Francis and the Accidental Exorcism

May 22, 2013

The Morning Heresy is your daily digest of news and links relevant to the secular and skeptic communities.  

The anti-blasphemy machine rolls on: Turkish writer Sevan Nişanyan is sentenced to 58 weeks in prison for “insulting the religious beliefs held by a section of the society.” 

GOP Lt. Governor nominee E.W. Jackson of Virginia (Democrats are a "coalition of the godless") says that anyone who criticizes his hard-right positions "is attacking every church-going person, every family that’s living a traditional family life, everybody who believes that we all deserve the right to live." Chaser: 

I would just say people should not paint me as one-dimensional.

You're making that hard, dude. 

Indiana Public Media looks at the upcoming Supreme Court case on prayer at government functions, and gets insight from CFI-Indiana's Reba Boyd Wooden. 

Stephen Prothero says that the Court isn't really going to be taking up the question of whether any prayer is okay, but what sort: sectarian or inclusive? 

Arizona State Rep. Juan Mendez (a secular humanist! In Arizona!) opens a House session not with a prayer, but with Sagan:

For small creatures such as we, the vastness is bearable only through love. 

Oh, this is going to be good: Carrie Poppy visits an oxygen bar.  

Ross Douthat: Suicide rates are up because religion and marriage are down. Nate Cohn: Nuh-uh.

NJ Priest who violated a court-mandated ban on his interacting with children gets his hearing. Says Bob Hoatson, a former priest, now head of Road to Recovery:

I’m here to see a 10-year attempt to hold [Rev.] Fugee and the archdiocese accountable after they have been coddling him and moving him from place to place, and then arrogantly proclaiming he’s an innocent man. The review board that returned him to ministry should be disbanded, and we need a broom to sweep the archdiocese clean. 

Did Pope Francis once perform an accident? 

Gwynn Guilford at QuartzRhino horns are fetching hundreds of thousands of dollars from rich Vietnamese who consider the horns to have magical "cancer-zapping" properties.  

Jamsheed K. Choksy on the U.S.'s position toward countries with bad religious freedom records:

What needs to happen is that the government of the United States needs to take these reports and make them central aspects of American policy and foreign relations. 

Alasdair at Skepchick on being an atheist teacher at a time of horror or tragedy like that of the Sandy Hook massacre:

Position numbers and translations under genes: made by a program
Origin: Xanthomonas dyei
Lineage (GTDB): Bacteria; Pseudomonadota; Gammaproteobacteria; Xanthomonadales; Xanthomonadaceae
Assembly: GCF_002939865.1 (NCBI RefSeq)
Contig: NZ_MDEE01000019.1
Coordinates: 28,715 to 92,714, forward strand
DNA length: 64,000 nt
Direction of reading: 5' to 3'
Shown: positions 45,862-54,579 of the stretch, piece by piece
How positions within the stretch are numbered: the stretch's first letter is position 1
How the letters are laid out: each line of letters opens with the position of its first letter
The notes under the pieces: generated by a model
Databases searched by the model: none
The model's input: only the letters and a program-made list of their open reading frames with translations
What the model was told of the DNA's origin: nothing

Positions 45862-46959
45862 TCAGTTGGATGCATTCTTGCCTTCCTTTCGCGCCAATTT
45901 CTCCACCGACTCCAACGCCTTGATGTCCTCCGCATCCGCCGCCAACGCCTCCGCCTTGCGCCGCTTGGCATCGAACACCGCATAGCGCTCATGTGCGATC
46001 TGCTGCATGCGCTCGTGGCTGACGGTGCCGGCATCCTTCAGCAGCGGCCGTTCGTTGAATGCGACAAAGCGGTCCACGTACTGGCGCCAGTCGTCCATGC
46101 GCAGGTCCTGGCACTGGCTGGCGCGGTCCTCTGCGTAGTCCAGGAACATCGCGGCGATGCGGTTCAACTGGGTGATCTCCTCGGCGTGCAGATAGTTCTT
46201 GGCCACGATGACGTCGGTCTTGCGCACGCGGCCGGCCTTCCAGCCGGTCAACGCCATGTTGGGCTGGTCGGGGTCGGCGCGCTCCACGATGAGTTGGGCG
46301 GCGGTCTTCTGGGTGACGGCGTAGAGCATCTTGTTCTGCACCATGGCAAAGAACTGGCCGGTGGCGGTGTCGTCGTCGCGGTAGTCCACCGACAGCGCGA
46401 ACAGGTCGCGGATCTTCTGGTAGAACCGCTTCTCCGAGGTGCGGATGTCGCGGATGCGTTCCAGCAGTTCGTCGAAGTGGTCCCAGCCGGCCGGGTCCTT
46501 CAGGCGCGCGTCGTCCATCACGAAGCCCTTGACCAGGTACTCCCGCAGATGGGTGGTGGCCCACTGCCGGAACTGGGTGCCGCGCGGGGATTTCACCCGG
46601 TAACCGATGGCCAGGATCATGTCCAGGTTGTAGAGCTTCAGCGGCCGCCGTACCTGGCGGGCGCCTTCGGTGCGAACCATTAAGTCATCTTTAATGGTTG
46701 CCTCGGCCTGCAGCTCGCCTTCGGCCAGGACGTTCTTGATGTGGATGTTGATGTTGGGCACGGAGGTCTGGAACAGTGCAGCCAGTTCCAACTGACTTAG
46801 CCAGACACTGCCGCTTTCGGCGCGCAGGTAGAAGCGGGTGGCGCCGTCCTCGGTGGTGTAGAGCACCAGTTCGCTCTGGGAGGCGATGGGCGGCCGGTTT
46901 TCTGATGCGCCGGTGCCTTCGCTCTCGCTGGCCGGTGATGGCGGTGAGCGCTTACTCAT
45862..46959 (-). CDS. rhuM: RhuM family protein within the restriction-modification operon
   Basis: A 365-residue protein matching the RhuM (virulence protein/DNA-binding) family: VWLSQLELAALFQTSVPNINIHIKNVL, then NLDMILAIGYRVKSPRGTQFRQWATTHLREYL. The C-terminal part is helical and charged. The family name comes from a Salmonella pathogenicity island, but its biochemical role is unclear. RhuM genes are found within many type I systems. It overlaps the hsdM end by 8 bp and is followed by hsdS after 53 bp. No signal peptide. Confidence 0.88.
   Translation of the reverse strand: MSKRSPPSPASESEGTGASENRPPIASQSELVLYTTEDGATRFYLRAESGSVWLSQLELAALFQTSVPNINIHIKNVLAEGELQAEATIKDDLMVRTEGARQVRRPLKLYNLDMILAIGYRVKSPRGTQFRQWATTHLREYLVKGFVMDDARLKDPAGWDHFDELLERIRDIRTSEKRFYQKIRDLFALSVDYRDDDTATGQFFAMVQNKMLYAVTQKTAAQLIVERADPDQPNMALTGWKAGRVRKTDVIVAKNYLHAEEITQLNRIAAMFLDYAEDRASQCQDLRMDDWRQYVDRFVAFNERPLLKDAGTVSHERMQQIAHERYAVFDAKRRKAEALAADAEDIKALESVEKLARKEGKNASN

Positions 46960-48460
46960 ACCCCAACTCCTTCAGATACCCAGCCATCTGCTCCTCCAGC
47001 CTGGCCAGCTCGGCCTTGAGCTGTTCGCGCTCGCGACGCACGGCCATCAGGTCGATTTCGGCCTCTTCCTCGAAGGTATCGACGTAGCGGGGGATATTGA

An atheist teacher is, I’d argue, even better placed to help young people to deal with events like these than someone with a deeply religious worldview. We see the world the way it is. We know that there’s nothing out there guiding us, that terrible event like these are not part of some grand “plan”. We know that the only comfort we have is each other and that it’s our responsibility alone to look after those more vulnerable than ourselves. The stark and unfeeling picture that some people paint of atheists could not be further from the truth. 

50,000 (!!) children are accused of sorcery in Congo. I don't know what to say about that.

Tornado truthers. Yep. Thanks, Obama

Islamist leader held in Bangladesh allegedly cops to an extremist plot to oust the current government. 

At RNS, Tom Ehrich says Christianity is in the midst of a new "revolution," in which it suffers a "collapse from the inside." 

78-year-old anti-gay rights activist commits suicide at Notre Dame cathedral in Paris.  

Sally Steenland at Center for American Progress makes the religious Americans' case for keeping prayer out of public schools. 

PZ showers our own Michael De Dora with love. I'm glad that Michael is no longer seen as a witless wanker. He is NOT witless! 

Quote of the Day 

This one is easy. You've already seen it, probably. Wolf Blitzer asks tornado survivor Rebecca Vitsmun if she "thanks the lord," to which she replies, smilingly:

I’m actually an atheist. 

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Linking to a story or webpage does not imply endorsement by Paul or CFI. Not every use of quotation marks is ironic or sarcastic, but it often is. 

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